Picnic Day!

Last weekend was Picnic Day, one of UC Davis’ biggest outreach days! The students of the Center for Population Biology put together an exhibit on the tree of life and evolution, complete with a phylogenetic tree handout with stamps for each type of taxon, filled in at stations around the tree. We had all kinds of invertebrates, from horseshoe crabs to cockroaches to anemones, several lines of corn, and evolution-thinking activities with mammal skeletons and bird beak evolution (after Galapagos finches!).

This was UC Davis’ 103rd Picnic Day, and it’s a day that combines outreach from all departments, across the sciences, arts, and humanities, with festival-like events like the classic Doxie Derby, dog agility competitions, endless style food carts, and a Battle of the Bands with costumed and dancing pep bands from all over California. We don’t have the numbers on this year’s exhibit yet, but previous Picnic Days have brought over 125,000 people to campus.

I brought in some fishy specimens (a cornetfish (Fistularia petimba) and a butterfly ray (Gymnura micrura)) to show folks. Though we didn’t have live fishes, the specimens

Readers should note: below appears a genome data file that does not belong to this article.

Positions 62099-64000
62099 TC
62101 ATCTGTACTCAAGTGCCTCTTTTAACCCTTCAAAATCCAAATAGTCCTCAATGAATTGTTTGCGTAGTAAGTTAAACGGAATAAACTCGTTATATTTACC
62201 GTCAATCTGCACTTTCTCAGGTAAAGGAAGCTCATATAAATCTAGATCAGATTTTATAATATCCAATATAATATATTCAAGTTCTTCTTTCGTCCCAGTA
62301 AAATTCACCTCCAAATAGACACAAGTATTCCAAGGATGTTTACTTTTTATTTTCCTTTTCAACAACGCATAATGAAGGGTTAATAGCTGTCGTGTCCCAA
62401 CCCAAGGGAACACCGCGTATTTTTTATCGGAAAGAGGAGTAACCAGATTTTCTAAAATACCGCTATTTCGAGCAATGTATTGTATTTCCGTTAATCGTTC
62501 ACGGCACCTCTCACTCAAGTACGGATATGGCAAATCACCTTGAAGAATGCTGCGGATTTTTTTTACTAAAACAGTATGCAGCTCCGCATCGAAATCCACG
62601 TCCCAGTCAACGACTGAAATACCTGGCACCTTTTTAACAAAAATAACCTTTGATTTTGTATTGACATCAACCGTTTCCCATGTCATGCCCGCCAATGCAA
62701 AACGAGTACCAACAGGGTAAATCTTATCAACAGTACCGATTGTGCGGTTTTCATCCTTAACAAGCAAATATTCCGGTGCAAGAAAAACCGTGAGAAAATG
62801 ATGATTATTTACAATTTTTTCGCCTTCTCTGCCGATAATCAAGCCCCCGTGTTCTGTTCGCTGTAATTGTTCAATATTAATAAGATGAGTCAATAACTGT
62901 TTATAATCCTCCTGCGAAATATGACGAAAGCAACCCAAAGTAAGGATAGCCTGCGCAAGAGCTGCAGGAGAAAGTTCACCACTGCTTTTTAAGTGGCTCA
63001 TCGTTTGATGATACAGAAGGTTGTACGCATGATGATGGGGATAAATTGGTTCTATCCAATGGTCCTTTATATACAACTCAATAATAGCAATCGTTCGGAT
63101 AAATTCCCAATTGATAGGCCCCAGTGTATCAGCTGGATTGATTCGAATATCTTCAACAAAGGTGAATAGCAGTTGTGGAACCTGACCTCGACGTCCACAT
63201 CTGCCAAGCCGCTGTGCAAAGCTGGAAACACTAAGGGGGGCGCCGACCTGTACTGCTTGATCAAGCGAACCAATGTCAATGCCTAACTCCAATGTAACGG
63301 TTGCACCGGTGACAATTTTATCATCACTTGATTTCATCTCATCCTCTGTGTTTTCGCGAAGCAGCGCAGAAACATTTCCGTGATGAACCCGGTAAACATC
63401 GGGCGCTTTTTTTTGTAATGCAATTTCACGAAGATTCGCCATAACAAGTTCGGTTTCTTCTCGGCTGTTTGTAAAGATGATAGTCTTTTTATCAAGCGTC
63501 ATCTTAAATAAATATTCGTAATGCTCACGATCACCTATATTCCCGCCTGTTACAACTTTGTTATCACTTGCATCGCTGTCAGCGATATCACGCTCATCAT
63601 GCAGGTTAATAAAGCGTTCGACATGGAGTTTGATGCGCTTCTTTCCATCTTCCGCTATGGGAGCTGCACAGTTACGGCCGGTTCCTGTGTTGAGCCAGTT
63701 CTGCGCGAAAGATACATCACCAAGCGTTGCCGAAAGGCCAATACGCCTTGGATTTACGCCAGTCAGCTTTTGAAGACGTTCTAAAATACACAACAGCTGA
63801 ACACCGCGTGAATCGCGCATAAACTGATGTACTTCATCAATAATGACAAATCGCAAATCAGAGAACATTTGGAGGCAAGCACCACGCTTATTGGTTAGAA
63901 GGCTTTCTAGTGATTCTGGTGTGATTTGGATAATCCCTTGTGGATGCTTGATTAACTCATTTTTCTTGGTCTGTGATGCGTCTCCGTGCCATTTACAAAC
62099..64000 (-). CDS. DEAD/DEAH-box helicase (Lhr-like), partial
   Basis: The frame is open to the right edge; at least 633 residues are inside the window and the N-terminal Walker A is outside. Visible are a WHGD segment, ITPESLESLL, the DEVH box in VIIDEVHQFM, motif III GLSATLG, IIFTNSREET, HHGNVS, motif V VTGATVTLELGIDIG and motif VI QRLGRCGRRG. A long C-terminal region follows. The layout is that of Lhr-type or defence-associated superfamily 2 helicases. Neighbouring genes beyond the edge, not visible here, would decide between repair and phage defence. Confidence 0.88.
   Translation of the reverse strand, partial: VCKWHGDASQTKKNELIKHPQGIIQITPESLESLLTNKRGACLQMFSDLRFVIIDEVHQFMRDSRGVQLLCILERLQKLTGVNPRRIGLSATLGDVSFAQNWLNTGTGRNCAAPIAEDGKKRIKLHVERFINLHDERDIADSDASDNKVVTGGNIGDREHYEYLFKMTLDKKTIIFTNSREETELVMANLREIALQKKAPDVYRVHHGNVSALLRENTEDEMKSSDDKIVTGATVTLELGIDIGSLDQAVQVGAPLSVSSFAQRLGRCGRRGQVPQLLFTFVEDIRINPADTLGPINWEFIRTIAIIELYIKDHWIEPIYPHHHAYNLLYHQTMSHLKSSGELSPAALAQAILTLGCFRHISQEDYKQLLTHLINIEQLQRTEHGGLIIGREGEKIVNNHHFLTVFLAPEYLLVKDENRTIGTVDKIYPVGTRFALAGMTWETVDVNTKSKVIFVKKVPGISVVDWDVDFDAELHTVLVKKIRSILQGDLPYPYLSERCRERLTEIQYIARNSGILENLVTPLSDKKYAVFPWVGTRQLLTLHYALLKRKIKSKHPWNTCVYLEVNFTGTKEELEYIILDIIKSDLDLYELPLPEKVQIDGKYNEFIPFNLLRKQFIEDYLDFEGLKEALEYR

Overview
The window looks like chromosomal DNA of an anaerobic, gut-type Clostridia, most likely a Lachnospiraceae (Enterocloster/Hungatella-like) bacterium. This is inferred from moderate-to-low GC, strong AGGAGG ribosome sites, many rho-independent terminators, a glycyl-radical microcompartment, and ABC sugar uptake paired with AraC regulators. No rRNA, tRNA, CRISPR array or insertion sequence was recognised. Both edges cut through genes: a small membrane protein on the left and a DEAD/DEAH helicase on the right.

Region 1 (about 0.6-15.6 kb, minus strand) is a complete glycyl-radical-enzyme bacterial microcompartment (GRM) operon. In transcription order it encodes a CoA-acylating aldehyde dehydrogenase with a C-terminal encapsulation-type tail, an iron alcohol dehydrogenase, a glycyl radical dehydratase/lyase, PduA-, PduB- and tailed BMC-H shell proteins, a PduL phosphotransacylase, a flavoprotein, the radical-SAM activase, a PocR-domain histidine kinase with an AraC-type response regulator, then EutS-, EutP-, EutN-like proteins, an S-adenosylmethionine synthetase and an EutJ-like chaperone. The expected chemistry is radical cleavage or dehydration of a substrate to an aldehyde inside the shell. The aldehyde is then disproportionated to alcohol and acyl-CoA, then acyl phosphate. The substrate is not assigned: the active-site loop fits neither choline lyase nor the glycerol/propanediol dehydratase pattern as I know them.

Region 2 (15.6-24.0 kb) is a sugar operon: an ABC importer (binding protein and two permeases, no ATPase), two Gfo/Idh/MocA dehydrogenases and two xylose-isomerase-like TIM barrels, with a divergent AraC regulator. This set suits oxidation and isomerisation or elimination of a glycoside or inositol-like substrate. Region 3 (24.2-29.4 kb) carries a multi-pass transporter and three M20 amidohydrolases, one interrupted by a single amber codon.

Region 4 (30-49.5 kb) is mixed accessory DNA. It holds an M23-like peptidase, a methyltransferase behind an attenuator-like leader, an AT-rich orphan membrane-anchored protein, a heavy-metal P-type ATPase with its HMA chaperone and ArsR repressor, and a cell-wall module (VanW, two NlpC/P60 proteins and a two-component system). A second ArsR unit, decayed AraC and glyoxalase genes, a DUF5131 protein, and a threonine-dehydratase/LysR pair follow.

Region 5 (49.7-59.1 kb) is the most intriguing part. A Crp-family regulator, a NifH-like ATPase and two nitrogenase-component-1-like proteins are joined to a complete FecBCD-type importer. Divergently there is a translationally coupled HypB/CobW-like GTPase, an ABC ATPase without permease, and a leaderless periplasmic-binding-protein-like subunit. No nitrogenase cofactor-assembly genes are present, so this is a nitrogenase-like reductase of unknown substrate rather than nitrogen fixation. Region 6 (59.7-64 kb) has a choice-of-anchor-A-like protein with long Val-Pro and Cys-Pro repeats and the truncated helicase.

WhatsApp Image 2017-04-21 at 13.47.04
Bringing in the specimens required creative use of carabiners.

worked really well: people (and especially kids) loved getting their hands on the specimens. Both were NOAA bycatch used in the Cornell Vertebrate Biology course I worked for as a teaching assistant as an undergrad…outreach and teaching specimens getting multiple chances at education!

Looking forward to seeing what we put together for next year! Under the direction of Kristin Lee, the exhibit ran smoothly, and we won the Best ‘Secrets of Nature’ Exhibit!


Modelling tooth–prey interactions in sharks: the importance of dynamic testing

screen-shot-2016-09-19-at-7-29-53-pmI’m really excited to say that the shark saw paper has been published in Royal Society Open Science! One of several papers to come out of the Friday Harbor Labs’ 2014 Functional Morphology and Ecology of Fishes course, my coauthors Stacy Farina, Adam Summers, Jeff Brash, and I explored the importance of shark tooth morphology and repeated use on tooth cutting ability and wear, and found that dynamic testing is vital to studying tooth performance.

Check out the publication here!